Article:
Are you a seasoned time traveler? Even if the answer is no, it’s time to put on your space travelin’ shoes and get to the Space Portal AKA (Yavapai Geology Museum).
Travel in time, millions of years into the primadoral past as you walk the “Trail of Time” at the Grand Canyon. Tracing along the cliff hanging edges of the south rim, you will begin at the Yavapai Geology Museum, ending 2.8 miles later at present day (Verkamp’s Visitor Center).
The trail was designed to scale the age of the earth, as you will walk one step for every magaannum year. That word means a million years. It’s a long time, so don’t worry about the fact that you probably haven’t ever heard that word before.
Retrospectively, you can reverse the journey, starting in the present day (Visitor Center) and venture backwards in time to the oozing depths of primal earth (Yavapai Geology Museum).
Either way you choose to walk the 4,560 steps down the Trail of Time, you will encounter some of the best vistas in the Grand Canyon. Plus, you might learn a little something about earth’s geological timeline, if indeed you are a time traveler.
Rock exhibits are featured at every magaannum (there’s that word again). Bronze stamped markers will identify your location in time as you journey, connecting the formation of the Grand Canyon respectively to that time period. We wouldn’t want you to get confused and lost in space.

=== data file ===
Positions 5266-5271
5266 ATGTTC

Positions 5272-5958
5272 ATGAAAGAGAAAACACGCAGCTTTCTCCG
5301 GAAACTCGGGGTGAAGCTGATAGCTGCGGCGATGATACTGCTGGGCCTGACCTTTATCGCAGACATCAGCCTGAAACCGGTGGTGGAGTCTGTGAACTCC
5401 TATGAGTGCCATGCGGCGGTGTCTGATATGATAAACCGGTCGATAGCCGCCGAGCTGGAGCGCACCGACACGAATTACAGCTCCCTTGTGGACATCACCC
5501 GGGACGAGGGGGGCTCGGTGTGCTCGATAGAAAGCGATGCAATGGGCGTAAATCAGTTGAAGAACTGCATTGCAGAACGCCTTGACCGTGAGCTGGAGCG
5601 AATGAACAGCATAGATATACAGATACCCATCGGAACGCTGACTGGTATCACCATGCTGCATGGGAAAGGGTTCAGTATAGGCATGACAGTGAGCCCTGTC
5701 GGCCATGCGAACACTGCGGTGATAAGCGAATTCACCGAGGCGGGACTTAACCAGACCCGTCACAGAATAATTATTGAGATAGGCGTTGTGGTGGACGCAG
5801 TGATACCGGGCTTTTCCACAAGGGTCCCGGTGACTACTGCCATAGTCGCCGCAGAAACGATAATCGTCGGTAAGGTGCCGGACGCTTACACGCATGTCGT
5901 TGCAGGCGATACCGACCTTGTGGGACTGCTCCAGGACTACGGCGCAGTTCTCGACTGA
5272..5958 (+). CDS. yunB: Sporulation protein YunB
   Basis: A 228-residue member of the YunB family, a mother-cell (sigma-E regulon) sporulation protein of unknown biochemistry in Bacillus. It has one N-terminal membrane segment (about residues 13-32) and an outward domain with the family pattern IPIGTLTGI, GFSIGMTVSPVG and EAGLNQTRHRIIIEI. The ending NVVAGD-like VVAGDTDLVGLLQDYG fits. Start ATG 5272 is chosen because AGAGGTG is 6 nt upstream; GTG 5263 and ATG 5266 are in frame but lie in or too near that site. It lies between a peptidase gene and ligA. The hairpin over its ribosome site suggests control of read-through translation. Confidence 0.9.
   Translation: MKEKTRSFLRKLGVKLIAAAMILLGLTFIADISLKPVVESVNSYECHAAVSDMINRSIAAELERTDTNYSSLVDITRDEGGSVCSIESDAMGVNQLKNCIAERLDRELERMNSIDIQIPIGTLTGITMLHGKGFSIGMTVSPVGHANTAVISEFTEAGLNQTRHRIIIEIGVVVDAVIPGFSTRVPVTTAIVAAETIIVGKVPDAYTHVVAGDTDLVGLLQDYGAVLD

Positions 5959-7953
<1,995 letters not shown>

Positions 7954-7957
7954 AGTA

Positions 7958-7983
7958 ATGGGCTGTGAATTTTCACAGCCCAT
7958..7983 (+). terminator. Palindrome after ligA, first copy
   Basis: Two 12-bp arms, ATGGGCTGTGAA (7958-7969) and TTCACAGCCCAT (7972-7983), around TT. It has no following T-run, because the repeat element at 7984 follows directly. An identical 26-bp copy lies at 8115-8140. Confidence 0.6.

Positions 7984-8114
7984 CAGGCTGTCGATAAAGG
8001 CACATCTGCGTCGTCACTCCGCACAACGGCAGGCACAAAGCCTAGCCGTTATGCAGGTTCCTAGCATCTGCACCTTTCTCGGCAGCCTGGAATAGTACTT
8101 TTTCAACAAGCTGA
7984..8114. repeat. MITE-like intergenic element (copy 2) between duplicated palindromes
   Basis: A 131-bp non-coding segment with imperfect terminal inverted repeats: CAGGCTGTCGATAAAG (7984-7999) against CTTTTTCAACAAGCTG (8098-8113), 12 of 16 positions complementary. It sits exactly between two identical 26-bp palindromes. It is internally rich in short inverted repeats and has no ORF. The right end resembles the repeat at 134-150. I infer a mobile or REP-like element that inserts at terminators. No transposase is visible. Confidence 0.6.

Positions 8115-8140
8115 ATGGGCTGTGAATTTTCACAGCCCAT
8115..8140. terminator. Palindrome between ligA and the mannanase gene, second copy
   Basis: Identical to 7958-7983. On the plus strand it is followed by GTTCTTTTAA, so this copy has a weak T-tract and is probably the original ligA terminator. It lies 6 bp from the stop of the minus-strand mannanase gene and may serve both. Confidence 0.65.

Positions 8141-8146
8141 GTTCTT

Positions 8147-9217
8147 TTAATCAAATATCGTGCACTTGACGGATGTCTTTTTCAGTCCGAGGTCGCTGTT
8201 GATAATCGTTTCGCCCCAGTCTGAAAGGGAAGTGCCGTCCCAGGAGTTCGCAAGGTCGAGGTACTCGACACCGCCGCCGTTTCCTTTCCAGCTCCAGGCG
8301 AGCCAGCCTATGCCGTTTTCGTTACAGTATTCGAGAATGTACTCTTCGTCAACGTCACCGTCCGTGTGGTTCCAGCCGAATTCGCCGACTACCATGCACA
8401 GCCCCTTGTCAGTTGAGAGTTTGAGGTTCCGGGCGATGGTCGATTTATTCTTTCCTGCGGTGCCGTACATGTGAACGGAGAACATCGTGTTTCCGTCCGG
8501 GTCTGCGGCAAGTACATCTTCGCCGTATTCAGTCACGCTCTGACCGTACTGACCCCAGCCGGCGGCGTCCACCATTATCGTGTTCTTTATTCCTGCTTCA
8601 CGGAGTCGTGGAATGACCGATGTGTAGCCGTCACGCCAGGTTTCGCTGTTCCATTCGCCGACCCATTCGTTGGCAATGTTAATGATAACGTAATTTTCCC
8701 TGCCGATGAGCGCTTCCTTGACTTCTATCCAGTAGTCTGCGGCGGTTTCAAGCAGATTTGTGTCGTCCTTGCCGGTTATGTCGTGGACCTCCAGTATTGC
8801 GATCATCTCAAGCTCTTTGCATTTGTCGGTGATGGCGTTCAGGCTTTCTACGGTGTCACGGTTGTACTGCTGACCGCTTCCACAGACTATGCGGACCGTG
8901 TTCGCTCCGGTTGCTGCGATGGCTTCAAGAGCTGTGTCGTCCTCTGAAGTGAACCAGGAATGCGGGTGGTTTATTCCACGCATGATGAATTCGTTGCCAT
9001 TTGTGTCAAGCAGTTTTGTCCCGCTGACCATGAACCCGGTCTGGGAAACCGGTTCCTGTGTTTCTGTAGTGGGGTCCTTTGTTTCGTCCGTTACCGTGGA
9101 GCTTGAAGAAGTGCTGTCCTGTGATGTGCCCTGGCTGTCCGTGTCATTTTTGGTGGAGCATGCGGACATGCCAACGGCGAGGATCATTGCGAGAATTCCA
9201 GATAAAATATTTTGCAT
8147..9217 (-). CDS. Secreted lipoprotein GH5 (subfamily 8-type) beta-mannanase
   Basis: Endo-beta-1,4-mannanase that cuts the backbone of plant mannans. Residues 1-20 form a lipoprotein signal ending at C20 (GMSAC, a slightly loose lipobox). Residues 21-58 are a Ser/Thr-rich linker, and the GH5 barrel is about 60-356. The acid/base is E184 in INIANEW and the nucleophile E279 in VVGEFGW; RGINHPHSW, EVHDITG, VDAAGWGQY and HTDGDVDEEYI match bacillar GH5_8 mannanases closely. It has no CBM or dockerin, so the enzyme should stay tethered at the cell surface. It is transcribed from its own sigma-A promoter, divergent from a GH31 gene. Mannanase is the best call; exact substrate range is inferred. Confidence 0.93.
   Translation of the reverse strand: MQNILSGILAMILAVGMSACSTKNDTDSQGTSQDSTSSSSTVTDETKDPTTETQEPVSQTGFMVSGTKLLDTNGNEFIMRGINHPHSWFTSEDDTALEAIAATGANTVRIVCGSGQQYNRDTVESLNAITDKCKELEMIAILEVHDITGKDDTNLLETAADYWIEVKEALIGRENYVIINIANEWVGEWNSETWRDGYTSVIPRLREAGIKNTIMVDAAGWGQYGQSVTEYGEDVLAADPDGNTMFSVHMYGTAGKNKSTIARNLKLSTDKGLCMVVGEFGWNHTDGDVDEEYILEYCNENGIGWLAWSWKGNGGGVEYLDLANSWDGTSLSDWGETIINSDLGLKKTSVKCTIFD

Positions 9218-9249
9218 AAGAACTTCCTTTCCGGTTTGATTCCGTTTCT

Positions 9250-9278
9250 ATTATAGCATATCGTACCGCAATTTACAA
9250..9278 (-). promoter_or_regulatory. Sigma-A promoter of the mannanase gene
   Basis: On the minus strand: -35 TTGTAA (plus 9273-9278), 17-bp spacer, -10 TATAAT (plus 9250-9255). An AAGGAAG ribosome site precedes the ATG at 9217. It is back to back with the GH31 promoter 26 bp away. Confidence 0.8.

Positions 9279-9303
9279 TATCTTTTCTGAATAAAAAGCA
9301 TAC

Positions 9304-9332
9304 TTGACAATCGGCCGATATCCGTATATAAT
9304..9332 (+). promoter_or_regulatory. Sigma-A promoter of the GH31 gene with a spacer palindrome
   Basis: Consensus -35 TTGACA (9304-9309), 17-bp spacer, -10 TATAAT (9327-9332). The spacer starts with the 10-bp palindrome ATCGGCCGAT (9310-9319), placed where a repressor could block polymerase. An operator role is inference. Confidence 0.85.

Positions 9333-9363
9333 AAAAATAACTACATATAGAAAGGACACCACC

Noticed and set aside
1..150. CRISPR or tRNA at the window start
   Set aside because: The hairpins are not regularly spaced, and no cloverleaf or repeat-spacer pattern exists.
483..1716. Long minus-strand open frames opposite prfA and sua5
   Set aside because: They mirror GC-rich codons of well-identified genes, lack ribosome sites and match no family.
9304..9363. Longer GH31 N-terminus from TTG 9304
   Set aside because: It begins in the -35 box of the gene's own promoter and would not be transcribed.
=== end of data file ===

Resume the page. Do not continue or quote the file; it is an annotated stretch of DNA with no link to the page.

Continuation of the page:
In light of the brilliant scientists who founded and designed this trail, Dr. Karl Karlstrom and Dr. Michael Williams, we are all a little bit smarter than we were before, right?
Here are some of our favorite Grand Canyon fun facts:
- Earth’s oldest rock is actually a 4.56 Billion year old meteorite
- Elves Chasm Gneiss is the oldest rock in the Grand Canyon (1,840 million years old)
- The entire state of Vermont can fit inside the Grand Canyon
- Layers containing dinosaur fossils have been removed due to erosion
- Nomadic hunters lived in the Grand Canyon 10,000 years ago
- The Grand Canyon was once home to a giant mammal called the Shasta Sloth
- The Colorado River erodes the canyon by the thickness of a piece of paper, yearly
- The Grand Canyon used to be a tropical primadoral sea
- How do scientists know how old a rock is?
“Scientists count the atoms produced by radioactive decay.”
I knew that!
Last of all, this is Rocky. He was our tour guide (and space commander) for our journey down the trail of time. Apparently, the time traveling adventure made him quite famished. Cleverly hiding in a bush from the crowds at the South Rim, he ravenously eats pink flowers.
Want to hike a trail at the Grand Canyon, much less traveled (but equally as amazing) as the Bright Angel Trail? Check out this article!
Micah Lyn is a Holistic Healthcare Practitioner HHP, Intuitive Healer and E-RYT 500 Certified Yoga Teacher registered with Yoga Alliance and KRI. She offers a variety of private yoga classes in Sedona AZ, yoga therapy and intuitive healing services at Pachamama Yoga ✨ Sedona Healing Center. Visit the YTT Programs & Workshops page to see upcoming Online & Hands-on Intensive Yoga Teacher Training, Virtual Online Yoga Workshops & Transformational Yoga Retreats featured worldwide.
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